THE SIZE OF THE CANCER PROBLEM
Cancer is very common. In 2008, around 12.7 million people were diagnosed with cancer, of which 7.9 million died, accounting for around 13% of all deaths. Though there is a perception that cancer is a disease of the aged population in the richer economies, around 70% of these deaths occurred in low-or middle-income countries. Cancer affects genders, all races, rich and poor alike. The diagnosis is feared, as it is assumed (often correctly) to be a death sentence by those afflicted with it. Both the disease itself and its treatment are major causes of pain and distress. Treating cancer is a major burden on healthcare systems worldwide, and the disease is a significant cause of loss of productive capacity within the workforce due to premature death. Here it will be taken an overview of the cancer problem, focusing on some of the more common cancers to illustrate how numbers vary across the world. Any illness affecting so many people will also have major economic impacts, so here it will be also highlighted some of the ways in which the economy and health services interact, themes. Studying patterns in rates of cancer sheds very interesting light on the causes of cancer. Some of the most striking links will be highlighted here as well.
Cancer care and cancer research are also important components of industrial activity. Half of all drugs in clinical trials are for cancer; the global market for all cancer drugs was estimated at $48 billion in 2008, up from $34.6 billion in 2006. Analysts expect growth from 2010 to 2015 to be above 10% annually. Every year, the pharmaceutical industry spends between $6.5 and $8 billion on research and development of cancer drugs. This spends dwarfs that from government and research charities on drug development, potentially meaning that new drugs are concentrated in areas with maximum commercial rather than public health impact. Pharmaceutical companies with successful cancer drugs are among the biggest corporations worldwide. Biotech companies without marketable products but with a promising ‘pipeline’ cancer drug can be worth billions of dollars simply because of the possibility that the drug may be licensed at some future date for treating cancer. At least 19 anticancer drugs exceeded $1 billion in sales in 2009, a major strain for health systems in even the richest economies charged with purchasing these drugs for their patients.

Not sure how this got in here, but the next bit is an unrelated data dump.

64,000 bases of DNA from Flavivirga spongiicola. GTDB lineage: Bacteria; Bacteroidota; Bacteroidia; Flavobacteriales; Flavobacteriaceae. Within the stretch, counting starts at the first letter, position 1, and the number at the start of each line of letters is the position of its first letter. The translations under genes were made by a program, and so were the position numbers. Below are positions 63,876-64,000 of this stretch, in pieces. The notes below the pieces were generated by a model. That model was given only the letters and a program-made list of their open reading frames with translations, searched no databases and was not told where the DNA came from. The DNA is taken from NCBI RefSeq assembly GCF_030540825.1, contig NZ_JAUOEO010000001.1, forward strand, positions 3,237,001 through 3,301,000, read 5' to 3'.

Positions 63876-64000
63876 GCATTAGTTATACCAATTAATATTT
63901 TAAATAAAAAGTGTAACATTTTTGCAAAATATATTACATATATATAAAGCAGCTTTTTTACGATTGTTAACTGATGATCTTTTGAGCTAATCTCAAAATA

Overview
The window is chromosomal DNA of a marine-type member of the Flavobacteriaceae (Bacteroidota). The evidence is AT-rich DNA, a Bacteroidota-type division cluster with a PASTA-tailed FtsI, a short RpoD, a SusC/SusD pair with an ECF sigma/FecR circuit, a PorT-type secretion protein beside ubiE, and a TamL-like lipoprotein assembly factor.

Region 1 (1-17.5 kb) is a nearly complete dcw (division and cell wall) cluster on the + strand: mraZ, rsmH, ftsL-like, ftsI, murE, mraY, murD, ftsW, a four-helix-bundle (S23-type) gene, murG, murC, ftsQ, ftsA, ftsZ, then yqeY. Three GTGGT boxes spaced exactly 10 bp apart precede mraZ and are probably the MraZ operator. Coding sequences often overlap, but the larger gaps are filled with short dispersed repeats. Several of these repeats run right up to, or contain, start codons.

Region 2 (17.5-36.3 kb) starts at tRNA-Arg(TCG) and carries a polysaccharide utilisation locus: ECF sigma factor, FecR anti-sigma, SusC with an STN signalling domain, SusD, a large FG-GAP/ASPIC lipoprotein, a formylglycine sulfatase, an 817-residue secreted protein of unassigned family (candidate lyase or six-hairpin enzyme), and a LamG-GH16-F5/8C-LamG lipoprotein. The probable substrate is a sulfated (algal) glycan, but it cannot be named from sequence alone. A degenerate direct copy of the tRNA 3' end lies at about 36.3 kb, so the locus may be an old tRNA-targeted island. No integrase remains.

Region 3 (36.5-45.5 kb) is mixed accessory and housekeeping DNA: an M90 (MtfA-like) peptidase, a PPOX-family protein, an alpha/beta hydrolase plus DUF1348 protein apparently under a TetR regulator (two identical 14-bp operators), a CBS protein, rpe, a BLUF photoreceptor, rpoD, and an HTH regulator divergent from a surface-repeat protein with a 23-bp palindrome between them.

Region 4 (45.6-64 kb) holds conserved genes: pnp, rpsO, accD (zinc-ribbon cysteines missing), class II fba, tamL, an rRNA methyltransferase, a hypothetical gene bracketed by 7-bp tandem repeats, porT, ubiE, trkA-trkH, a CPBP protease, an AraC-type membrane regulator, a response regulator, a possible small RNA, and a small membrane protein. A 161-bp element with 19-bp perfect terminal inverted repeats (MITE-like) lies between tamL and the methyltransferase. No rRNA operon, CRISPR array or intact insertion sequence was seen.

At the other end of the spectrum, around one-third of cancer patients have very limited access to effective treatments, rising to over half in the poorest countries. Moving forward, with an ageing population and rising drug price trends, we may get to the situation when ‘state-of-the-art’ drug therapy will be available only to the richest strata in the richest economies. Alternatively, better prediction of response to therapy may allow individually targeted treatment choices, reducing costs from unnecessary or ineffective therapy. Unlike, say, cars or computers, which we expect to, work every time we use them, most cancer drugs work on only a proportion of patients. For those with advanced disease, for whom the aim is palliation of symptoms or improvement in the quality of life, this proportion may be much less than 50%, hence the majority of treatments may be pointless, or indeed worse than useless, as they may cause side effects with no benefit. Being able to identify patients who may benefit ahead of therapy would be much cost and clinically effective and this is, therefore, a major focus of current cancer research.